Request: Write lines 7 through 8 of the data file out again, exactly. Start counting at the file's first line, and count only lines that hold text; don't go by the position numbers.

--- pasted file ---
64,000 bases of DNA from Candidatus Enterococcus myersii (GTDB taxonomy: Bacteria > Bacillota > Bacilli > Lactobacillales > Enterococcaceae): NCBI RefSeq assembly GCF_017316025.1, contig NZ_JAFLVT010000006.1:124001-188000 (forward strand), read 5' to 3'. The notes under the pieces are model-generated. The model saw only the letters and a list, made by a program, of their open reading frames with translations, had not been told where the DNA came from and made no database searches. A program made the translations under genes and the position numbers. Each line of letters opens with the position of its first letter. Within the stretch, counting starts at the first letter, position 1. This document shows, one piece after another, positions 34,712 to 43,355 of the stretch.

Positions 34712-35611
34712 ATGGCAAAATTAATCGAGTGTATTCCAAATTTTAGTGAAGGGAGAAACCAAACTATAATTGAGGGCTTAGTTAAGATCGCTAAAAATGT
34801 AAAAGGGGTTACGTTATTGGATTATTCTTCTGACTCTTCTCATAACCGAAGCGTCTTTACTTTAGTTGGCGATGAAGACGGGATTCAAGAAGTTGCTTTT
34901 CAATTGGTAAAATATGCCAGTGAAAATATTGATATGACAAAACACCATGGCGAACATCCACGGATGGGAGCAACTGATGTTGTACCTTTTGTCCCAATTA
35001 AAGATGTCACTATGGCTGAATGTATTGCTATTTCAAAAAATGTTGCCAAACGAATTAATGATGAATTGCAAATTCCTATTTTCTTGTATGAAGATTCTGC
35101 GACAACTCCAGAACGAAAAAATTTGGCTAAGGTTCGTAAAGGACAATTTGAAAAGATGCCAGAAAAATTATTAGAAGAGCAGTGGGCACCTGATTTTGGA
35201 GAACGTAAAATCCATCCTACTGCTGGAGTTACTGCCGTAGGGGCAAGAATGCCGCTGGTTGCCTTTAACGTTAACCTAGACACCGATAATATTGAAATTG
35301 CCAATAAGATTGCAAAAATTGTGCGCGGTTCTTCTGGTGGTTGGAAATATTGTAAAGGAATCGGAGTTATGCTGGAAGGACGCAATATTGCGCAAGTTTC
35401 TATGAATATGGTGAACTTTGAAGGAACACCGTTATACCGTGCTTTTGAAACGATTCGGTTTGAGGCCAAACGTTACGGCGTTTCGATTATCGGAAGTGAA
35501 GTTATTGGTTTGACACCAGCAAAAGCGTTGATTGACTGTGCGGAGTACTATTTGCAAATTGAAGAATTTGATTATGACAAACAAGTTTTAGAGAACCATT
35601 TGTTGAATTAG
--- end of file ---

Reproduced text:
35101 GACAACTCCAGAACGAAAAAATTTGGCTAAGGTTCGTAAAGGACAATTTGAAAAGATGCCAGAAAAATTATTAGAAGAGCAGTGGGCACCTGATTTTGGA
35201 GAACGTAAAATCCATCCTACTGCTGGAGTTACTGCCGTAGGGGCAAGAATGCCGCTGGTTGCCTTTAACGTTAACCTAGACACCGATAATATTGAAATTG